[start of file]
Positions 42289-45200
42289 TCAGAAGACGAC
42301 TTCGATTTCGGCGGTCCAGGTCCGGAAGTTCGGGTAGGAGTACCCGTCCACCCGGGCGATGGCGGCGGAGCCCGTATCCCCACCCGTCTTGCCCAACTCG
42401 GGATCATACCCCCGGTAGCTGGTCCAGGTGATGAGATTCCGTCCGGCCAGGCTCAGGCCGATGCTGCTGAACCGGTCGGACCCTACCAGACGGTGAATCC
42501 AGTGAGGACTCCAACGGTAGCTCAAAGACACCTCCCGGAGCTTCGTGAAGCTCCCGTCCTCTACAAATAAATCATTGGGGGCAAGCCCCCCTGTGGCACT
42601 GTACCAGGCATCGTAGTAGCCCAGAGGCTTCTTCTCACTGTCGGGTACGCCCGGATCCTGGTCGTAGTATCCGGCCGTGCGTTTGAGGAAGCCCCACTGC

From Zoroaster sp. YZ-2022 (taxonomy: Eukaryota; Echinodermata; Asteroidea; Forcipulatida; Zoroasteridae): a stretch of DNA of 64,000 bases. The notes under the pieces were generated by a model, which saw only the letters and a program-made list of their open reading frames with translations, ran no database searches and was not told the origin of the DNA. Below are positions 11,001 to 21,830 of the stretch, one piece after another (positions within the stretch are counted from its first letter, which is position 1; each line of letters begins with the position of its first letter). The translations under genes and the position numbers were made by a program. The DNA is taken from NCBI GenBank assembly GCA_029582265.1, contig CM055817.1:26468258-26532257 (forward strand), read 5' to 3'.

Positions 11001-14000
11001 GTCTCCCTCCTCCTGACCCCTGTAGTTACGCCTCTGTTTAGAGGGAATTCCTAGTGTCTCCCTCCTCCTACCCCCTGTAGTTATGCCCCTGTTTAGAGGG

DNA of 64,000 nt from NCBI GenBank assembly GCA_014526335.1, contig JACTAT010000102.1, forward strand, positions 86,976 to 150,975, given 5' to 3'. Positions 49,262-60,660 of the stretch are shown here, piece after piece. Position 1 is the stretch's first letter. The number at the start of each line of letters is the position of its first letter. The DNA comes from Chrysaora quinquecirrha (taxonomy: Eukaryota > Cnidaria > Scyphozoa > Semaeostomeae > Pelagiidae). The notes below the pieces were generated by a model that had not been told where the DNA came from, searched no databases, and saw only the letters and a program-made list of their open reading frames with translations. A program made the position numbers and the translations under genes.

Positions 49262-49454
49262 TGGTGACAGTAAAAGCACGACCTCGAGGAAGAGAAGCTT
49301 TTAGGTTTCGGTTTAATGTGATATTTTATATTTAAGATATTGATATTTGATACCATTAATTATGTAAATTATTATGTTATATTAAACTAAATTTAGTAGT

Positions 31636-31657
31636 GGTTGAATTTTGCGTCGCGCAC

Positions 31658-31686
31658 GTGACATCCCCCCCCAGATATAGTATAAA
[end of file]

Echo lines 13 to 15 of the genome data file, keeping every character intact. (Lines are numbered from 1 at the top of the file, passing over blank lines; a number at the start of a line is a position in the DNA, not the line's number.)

49301 TTAGGTTTCGGTTTAATGTGATATTTTATATTTAAGATATTGATATTTGATACCATTAATTATGTAAATTATTATGTTATATTAAACTAAATTTAGTAGT

Positions 31636-31657
31636 GGTTGAATTTTGCGTCGCGCAC